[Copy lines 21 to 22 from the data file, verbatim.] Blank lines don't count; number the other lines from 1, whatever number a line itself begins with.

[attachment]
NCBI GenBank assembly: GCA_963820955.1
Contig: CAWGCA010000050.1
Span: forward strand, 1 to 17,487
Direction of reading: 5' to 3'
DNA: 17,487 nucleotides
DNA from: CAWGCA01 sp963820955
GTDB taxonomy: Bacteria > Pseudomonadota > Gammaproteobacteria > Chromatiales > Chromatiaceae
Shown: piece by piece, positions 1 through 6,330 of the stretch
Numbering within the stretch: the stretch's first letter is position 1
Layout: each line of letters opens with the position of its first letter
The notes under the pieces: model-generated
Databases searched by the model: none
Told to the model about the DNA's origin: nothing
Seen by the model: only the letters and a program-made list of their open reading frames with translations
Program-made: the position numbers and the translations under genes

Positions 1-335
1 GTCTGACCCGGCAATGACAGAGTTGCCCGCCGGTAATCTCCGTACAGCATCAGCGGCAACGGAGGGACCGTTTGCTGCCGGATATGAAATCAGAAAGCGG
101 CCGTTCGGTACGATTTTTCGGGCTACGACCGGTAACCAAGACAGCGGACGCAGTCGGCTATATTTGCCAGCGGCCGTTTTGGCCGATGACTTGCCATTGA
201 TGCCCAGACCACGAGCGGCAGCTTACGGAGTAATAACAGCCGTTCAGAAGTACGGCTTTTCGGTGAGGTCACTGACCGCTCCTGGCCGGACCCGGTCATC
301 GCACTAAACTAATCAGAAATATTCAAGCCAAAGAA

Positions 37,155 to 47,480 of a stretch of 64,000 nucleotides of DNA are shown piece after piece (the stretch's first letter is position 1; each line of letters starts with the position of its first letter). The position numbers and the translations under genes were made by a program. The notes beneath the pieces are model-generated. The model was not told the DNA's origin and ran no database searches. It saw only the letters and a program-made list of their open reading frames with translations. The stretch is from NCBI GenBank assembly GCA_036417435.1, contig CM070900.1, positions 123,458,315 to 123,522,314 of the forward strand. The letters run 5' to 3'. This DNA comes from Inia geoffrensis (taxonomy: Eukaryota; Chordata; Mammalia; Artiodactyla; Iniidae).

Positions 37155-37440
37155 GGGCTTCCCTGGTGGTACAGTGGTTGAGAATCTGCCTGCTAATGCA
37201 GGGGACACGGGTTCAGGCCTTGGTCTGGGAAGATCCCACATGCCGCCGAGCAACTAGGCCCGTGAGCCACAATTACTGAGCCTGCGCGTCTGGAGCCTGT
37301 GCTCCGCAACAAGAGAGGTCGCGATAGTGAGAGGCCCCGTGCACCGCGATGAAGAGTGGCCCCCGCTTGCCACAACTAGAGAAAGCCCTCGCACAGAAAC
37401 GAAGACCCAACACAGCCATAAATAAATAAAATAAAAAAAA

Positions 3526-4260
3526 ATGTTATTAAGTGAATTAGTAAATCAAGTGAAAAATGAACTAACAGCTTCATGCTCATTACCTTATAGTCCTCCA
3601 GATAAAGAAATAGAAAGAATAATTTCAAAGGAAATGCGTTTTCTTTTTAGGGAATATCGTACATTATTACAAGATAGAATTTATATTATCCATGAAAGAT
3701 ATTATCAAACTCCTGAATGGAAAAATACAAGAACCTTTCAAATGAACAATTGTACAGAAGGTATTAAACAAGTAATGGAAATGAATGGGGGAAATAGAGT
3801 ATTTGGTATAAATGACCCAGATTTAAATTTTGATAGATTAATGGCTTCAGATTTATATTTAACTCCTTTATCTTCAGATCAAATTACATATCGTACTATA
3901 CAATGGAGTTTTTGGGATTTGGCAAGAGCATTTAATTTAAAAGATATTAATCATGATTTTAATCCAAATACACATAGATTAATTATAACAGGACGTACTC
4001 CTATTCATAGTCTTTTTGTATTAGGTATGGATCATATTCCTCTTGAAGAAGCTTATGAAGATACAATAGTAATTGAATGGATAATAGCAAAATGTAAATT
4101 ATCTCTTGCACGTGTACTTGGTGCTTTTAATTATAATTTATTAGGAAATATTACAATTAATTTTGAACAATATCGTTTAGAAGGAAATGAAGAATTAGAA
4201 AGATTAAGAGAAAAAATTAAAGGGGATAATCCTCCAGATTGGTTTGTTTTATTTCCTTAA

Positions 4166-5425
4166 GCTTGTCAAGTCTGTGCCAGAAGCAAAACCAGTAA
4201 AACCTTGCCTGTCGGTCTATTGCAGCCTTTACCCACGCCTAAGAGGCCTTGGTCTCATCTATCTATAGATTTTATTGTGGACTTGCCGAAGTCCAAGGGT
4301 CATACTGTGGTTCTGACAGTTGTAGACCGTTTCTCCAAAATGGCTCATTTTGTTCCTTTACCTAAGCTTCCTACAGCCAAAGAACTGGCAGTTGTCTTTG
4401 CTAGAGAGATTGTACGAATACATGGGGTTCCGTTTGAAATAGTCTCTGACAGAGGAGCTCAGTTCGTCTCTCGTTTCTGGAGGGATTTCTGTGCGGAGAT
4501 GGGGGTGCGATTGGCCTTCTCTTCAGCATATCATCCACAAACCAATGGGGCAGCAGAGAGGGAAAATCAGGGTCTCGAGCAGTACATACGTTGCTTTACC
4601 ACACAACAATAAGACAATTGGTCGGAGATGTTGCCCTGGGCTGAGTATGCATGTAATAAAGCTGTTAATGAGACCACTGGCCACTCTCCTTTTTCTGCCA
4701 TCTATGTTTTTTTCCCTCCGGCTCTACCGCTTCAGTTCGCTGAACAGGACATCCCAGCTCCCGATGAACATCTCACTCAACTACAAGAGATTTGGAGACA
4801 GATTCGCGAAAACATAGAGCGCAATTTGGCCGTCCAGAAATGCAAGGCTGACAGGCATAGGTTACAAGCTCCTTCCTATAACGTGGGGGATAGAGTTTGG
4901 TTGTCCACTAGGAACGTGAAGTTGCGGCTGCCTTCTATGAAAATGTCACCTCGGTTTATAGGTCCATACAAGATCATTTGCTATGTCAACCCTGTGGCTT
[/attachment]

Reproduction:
Positions 37,155 to 47,480 of a stretch of 64,000 nucleotides of DNA are shown piece after piece (the stretch's first letter is position 1; each line of letters starts with the position of its first letter). The position numbers and the translations under genes were made by a program. The notes beneath the pieces are model-generated. The model was not told the DNA's origin and ran no database searches. It saw only the letters and a program-made list of their open reading frames with translations. The stretch is from NCBI GenBank assembly GCA_036417435.1, contig CM070900.1, positions 123,458,315 to 123,522,314 of the forward strand. The letters run 5' to 3'. This DNA comes from Inia geoffrensis (taxonomy: Eukaryota; Chordata; Mammalia; Artiodactyla; Iniidae).

Positions 37155-37440